In order to dry knitted fabric manufactured in the form of a tube as previously mentioned, a number of sections are sewn together end to end to produce a total length of 250 to 500 m. The fabric is passed over drum 8 (FIG. 1) or over the two drums 8A and 8B (FIG 2); it is supported at the bottom by inclined and curved partition 9. This is relatively close to drum 8 or drums 8A, 8B, as a result of which knitted fabric 13 forms numerous transverse folds 14. Knitted fabric 13 passes through stenter 15 before it is exposed to the dry air from outlet 11. As has already been mentioned, this air passes through drum 8 or drums 8A, 8B to outlet 5. The knitted fabric is rotated in a closed loop, at the peripheral speed of the drum or drums, which is preferably of the order of 50 to 80 m/min, without slipping.
The drying air introduced through inlet 6 is warmed to a temperature of 75° to 95° C. This air flows along the bottom surface of inclined partition 9 until it arrives at upwardly directed channel 10. Thus partition 9 is warmed and contributes to the drying action by virtue of its contact with folds 14, so speeding up the drying process. With apparatus like that shown in FIG. 1, knitted fabric containing 50% moisture in the form of a 250 m long tube folded to double thickness is dried to a moisture content of 6% after 30 minutes with drum 8 rotating at a peripheral speed of 80 m/min and 16 m3 /h of air blown in through inlet 6.
Throughout the drying period, knitted fabric 13 descends from drum 8 or 8B, contacts partition 9 and collects on the latter with a sliding motion forming transverse folds 14. These are created naturally and are constantly in movement, being opened as the knitted fabric is raised towards stenter 15. This natural movement of the knitted fabric has proven to be highly favourable to its stabilization. The stresses imposed on the yarn during knitting are relieved and the stitches take up their final position. A similar, although necessarily less extensive, effect is obtained with woven fabrics.
Comparative tests carried out using drying apparatus like that shown in FIG. 1 and conventional apparatus with 18 heating rollers have shown that the invention produces a higher degree of stabilization. The results obtained are reported on FIG. 6. On this graph, the residual lengthwise shrinkage in percent is plotted along the abscissae and the widthwise residual shrinkage in percent along the ordinates. The black points C1, C2, C3 and C4 correspond to the shrinkage of knitted fabrics dried using conventional apparatus with 18 heating rollers and the white points D1, D2, D3 and D4 represent the shrinkage of knitted fabrics dried with drying apparatus like that of FIG. 1. Each point represents the average value of measurements taken on 90 samples. Points C1, D1 relate to a dyed knitted fabric with 1/1 rows in 17 Tex cotton yarn, points C2 and D2 to a dyed knitted fabric with 3/3 rows in 17 Tex cotton yarn, points C3 and D3 to dyed and natural-colored knitted fabric with 1/1 rows in 17 Tex cotton yarn, and points C4 and D4 to natural-colored knitted fabric with 1/1 rows in 17 Tex cotton yarn. The lengthwise residual shrinkage is between 2.5 and 5.5% for points D1 to D4, whereas it is between 8 and 10% for points C1 to C4. The widthwise residual shrinkage is between 3 and 3.5% for points D1 to D4 and between 8 and 9% for points C1 to C4. This clearly shows the superior stabilizing effect of the apparatus in accordance with the invention. The method of measuring residual shrinkage was the same in each case. The outline of a plate 20×20 cm was marked on the knitted fabric prior to washing and drying the fabric using the method defined in French Standard G 07-136.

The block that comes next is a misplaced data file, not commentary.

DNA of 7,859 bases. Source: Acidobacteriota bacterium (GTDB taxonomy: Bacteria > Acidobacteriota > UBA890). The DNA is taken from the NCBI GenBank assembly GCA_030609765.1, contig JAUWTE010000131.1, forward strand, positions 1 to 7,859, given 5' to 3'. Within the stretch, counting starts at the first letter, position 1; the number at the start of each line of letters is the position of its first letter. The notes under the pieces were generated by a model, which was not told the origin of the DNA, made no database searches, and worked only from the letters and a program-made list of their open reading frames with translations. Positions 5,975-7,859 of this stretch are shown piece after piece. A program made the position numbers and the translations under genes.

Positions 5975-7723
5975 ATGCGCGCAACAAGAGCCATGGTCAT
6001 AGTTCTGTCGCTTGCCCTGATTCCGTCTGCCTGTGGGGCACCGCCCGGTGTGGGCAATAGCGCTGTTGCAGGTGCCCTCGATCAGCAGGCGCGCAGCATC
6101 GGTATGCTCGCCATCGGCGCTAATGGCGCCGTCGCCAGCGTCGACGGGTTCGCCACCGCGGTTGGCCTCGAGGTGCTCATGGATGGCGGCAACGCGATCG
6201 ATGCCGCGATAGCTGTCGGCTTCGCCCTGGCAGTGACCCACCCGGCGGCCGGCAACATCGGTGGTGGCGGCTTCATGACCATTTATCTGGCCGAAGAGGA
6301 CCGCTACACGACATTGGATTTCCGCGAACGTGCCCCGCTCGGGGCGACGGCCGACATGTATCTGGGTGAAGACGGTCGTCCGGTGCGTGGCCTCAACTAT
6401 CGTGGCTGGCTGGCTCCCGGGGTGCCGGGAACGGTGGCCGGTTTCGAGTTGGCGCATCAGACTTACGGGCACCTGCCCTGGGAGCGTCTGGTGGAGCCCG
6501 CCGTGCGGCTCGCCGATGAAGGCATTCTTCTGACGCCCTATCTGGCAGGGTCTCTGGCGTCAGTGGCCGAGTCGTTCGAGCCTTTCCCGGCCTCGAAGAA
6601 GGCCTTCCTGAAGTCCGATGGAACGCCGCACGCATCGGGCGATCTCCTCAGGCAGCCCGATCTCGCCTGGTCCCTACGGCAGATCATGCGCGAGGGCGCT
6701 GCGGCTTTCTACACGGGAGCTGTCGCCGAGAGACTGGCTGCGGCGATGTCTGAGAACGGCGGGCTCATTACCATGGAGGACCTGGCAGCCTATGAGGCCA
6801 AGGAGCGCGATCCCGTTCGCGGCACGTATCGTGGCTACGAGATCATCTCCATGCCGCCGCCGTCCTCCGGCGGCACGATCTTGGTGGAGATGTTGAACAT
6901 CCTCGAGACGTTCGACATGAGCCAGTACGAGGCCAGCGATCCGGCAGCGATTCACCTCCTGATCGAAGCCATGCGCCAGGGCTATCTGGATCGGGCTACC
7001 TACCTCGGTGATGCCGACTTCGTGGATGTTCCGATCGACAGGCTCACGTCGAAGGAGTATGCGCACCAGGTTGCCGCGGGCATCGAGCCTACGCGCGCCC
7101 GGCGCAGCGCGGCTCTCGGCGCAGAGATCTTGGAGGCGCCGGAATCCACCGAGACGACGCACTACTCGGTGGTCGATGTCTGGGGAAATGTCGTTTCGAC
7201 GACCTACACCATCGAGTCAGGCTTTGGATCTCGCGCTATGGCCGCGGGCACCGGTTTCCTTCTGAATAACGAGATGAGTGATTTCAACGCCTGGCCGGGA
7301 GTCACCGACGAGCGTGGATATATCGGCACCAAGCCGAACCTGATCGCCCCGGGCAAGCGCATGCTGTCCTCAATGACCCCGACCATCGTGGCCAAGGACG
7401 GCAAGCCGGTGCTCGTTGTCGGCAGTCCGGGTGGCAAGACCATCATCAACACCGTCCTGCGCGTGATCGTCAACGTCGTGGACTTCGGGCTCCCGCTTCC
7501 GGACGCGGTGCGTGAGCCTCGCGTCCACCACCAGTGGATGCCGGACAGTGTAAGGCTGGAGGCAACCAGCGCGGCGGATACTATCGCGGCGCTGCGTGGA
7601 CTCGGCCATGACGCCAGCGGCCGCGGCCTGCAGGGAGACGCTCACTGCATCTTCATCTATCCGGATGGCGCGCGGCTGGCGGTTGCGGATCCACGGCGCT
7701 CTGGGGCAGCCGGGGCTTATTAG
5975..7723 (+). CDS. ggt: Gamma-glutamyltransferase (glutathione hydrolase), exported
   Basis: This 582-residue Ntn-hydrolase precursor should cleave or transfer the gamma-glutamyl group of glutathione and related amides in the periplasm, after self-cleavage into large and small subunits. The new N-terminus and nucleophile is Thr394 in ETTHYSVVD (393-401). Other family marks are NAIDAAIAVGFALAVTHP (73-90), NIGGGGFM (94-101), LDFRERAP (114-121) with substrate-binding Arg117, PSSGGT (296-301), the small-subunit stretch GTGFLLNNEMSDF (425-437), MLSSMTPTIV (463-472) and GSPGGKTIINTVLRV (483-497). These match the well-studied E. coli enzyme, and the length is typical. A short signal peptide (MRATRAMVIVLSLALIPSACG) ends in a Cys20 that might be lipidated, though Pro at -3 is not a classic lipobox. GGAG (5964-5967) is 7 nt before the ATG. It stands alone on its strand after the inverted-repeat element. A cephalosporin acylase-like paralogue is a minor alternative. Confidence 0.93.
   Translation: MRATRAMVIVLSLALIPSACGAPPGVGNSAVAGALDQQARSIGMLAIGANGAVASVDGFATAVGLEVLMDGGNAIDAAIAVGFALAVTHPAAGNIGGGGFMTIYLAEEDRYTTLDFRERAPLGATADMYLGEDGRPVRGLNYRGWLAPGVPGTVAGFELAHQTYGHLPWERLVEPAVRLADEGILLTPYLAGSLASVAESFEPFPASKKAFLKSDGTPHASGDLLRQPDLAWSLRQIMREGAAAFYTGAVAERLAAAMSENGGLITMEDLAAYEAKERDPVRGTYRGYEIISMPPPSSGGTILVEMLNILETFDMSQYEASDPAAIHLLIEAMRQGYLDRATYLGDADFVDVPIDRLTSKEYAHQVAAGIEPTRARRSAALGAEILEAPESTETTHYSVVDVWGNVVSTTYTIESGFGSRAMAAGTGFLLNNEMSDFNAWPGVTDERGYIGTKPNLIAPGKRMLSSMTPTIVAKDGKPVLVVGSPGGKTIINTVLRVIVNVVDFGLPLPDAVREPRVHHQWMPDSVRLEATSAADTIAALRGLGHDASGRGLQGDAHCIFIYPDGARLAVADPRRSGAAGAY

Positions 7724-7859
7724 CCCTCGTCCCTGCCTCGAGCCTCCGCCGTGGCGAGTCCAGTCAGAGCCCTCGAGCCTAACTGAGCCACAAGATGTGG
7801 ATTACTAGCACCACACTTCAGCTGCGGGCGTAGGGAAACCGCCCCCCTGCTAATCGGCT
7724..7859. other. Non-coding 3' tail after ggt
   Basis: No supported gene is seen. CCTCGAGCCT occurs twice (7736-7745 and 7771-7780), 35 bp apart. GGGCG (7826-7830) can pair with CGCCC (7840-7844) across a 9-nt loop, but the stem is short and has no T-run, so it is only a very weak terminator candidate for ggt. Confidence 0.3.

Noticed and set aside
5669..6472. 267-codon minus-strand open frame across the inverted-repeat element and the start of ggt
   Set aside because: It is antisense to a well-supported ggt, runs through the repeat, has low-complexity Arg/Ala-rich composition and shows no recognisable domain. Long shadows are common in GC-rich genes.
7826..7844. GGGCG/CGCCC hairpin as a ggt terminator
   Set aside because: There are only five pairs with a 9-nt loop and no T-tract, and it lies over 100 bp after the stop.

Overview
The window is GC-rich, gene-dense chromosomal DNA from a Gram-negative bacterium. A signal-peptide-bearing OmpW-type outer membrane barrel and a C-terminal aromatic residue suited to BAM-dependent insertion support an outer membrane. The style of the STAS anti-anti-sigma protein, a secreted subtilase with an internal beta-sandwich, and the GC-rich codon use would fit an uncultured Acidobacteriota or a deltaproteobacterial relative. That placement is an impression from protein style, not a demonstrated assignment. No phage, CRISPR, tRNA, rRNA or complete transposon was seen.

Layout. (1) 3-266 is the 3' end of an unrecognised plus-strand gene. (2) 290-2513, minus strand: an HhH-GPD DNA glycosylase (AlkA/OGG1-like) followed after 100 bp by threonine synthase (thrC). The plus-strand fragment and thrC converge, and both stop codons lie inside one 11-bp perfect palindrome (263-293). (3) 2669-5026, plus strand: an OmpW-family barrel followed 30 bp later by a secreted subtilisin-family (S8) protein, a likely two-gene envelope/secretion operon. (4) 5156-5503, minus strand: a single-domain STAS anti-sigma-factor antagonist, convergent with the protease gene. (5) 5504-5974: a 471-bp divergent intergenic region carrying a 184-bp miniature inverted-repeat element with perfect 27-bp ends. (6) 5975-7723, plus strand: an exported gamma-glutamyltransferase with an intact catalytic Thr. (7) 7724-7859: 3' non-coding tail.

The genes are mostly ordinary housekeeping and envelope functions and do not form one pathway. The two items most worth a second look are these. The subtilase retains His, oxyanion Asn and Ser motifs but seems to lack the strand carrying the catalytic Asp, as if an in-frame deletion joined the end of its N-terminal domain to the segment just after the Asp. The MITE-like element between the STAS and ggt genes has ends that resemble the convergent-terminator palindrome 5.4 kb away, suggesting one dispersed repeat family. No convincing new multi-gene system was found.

It will be understood that various changes in the details, materials and arrangements of parts, which have been herein described and illustrated in order to explain the nature of the invention, may be made by those skilled in the art within the principle and scope of the invention as expressed in the appended claims.